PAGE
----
SOCIAL ECONOMIC CHANGE AS A PRECONDITION OF ETHNIC CONFLICTS: THE CASES OF OSH CONFLICTS IN 1990 AND 2010

Vestnik MGIMO-Universiteta. 2017;0(3(54)):201-211 DOI 10.24833/2071-8160-2017-3-54-201-211

 

Journal Homepage

Journal Title: Vestnik MGIMO-Universiteta

ISSN: 2071-8160 (Print); 2541-9099 (Online)

Publisher: MGIMO University Press

Society/Institution: MGIMO University

LCC Subject Category: Political science: International relations

Country of publisher: Russian Federation

Language of fulltext: Russian, English

Full-text formats available: PDF

 

AUTHORS

K. Hyunjung (Korea University)

EDITORIAL INFORMATION

Double blind peer review

Editorial Board

Instructions for authors

Time From Submission to Publication: 12 weeks

 

Abstract | Full Text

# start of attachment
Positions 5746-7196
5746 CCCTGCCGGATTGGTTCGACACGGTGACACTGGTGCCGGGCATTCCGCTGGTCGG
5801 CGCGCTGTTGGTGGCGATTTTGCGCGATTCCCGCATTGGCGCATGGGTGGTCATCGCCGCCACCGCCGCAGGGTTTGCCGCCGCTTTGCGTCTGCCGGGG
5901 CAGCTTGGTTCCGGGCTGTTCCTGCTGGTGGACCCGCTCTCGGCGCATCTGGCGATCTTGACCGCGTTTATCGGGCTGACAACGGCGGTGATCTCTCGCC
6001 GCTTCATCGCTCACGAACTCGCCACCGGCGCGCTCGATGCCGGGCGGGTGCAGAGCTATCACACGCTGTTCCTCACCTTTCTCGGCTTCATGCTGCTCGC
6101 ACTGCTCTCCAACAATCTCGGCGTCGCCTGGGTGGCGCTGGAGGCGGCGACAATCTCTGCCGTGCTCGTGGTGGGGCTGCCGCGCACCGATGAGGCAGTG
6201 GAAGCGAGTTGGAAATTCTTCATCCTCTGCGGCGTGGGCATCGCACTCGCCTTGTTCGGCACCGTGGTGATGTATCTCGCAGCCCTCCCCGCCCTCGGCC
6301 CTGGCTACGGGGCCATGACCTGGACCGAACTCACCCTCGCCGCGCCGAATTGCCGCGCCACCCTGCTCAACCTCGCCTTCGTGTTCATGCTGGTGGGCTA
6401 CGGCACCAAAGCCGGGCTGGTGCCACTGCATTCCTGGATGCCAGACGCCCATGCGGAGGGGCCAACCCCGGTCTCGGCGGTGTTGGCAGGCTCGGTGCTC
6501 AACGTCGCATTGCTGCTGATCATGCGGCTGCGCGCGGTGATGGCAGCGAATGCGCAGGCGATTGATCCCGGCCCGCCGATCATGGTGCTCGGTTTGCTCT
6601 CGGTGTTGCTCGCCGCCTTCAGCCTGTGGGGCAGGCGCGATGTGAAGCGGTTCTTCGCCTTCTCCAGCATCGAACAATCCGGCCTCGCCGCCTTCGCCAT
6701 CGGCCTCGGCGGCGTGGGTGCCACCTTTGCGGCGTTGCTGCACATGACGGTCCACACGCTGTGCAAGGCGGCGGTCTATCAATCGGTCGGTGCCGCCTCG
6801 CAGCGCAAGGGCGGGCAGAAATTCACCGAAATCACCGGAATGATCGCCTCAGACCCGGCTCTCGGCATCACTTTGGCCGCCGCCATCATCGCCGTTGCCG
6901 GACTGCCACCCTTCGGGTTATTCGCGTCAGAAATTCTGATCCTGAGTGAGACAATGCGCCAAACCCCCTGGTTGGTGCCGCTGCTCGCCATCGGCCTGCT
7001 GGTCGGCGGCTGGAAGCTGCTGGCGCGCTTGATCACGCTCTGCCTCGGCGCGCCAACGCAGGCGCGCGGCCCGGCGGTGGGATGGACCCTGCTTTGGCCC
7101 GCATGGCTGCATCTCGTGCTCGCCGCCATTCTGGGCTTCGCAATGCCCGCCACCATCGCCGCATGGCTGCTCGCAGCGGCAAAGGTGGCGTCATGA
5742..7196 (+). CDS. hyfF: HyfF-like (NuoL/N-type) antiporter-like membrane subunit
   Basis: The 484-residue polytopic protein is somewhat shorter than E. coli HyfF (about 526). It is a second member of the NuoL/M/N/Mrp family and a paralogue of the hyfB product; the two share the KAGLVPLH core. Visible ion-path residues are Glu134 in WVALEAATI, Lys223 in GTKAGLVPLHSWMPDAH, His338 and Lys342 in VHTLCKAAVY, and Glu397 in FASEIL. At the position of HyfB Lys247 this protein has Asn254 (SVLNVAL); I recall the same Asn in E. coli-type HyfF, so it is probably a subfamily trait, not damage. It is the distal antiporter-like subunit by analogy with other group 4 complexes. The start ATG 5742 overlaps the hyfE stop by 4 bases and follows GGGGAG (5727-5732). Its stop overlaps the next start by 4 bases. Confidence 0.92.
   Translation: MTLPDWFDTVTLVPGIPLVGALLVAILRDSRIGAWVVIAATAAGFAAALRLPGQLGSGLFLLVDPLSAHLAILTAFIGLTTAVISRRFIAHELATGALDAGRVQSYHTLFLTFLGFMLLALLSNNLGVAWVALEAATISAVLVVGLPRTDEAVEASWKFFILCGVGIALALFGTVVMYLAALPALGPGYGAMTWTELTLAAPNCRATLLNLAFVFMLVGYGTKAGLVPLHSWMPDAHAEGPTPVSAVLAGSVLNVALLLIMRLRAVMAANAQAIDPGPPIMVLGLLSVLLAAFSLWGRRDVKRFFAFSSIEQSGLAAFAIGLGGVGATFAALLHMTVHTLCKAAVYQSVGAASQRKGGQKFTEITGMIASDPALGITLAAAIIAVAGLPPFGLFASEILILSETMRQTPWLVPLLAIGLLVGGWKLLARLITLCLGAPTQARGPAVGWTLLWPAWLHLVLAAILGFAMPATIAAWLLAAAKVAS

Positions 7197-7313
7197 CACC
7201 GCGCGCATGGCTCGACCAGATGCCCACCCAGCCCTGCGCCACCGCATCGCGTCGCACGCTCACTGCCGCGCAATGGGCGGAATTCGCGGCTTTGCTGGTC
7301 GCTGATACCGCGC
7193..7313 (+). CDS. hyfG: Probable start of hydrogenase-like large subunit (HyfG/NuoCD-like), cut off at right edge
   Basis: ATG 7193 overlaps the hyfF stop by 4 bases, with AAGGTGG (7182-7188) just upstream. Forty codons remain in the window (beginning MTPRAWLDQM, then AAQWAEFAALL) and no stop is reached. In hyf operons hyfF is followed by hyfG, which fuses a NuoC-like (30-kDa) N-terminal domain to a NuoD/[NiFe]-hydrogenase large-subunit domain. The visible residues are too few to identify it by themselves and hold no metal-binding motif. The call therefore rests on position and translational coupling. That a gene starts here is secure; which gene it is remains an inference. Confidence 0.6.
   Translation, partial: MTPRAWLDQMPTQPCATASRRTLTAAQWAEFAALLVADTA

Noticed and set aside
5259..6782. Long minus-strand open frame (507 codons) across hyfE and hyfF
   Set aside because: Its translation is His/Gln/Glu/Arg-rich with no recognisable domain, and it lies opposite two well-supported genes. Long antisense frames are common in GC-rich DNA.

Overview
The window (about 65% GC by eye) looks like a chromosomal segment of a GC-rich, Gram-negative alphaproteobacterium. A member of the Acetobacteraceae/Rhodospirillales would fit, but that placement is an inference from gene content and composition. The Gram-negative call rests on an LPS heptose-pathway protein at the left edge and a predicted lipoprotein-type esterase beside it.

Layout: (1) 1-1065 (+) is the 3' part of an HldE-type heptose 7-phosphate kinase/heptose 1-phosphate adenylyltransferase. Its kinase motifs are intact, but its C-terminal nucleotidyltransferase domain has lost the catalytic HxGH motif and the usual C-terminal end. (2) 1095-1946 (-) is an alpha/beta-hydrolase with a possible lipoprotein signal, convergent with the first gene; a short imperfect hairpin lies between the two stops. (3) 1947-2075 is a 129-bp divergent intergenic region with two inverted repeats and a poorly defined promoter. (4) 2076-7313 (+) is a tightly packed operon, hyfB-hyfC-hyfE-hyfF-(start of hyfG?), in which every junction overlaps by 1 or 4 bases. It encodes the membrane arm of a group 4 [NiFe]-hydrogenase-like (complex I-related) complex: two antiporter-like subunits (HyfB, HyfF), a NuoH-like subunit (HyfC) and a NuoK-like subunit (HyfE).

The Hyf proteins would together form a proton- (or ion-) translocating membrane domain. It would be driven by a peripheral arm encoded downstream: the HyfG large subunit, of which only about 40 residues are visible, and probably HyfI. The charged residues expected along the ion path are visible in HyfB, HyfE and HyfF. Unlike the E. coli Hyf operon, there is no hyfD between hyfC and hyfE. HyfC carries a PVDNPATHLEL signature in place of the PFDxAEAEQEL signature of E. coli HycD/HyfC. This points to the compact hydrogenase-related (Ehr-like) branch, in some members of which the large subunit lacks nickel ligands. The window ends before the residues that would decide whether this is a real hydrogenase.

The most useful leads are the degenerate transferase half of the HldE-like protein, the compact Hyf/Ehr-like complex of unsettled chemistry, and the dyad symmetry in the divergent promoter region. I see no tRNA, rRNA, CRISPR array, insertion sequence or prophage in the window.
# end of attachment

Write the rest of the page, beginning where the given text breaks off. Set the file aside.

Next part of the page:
This article demonstrates that ethnicity itself didn’t play a significant role to cause conflicts in Osh in 1990 and 2010, but was rather a side effect or a catalyst produced inevitably by political struggle in the country. The Osh conflict in 1990 occurred at the weakening of the USSR's institutional control and decreasing material support from the center. Kyrgyzstan being the major recipient of both indirect and direct subsidies from the USSR suffered a severe economic depression because subsidies were cut or substantially reduced. Moreover, the sudden disintegration of production and trade relations further exacerbated the economic situation in Kyrgyzstan. The economic decline caused a demographic imbalance, which has contributed to increased confrontation between Kyrgyz and ethnic Uzbeks in Osh. These social tensions coincided with political mobilization under the slogans of ethnicity and contributed to the intensification of the conflict making it look similar to an ethnic conflict for an outside observer. Similarly, the Osh conflict in 2010 happened in the declining economy which was not only the result of the global economic crisis and difficulties in relations with Russia. The political short-sightedness of the Bakiyev regime in resolving problems with the air base at Manas led to complication of relations with Russia, which subsequently led to economic decline in Kyrgyzstan. The economic difficulties soon translated into institutional instability. Massive public demonstrations “framed” as an ethnic conflict by political elites intensified the battle, adding to it an “ethnic” dimension.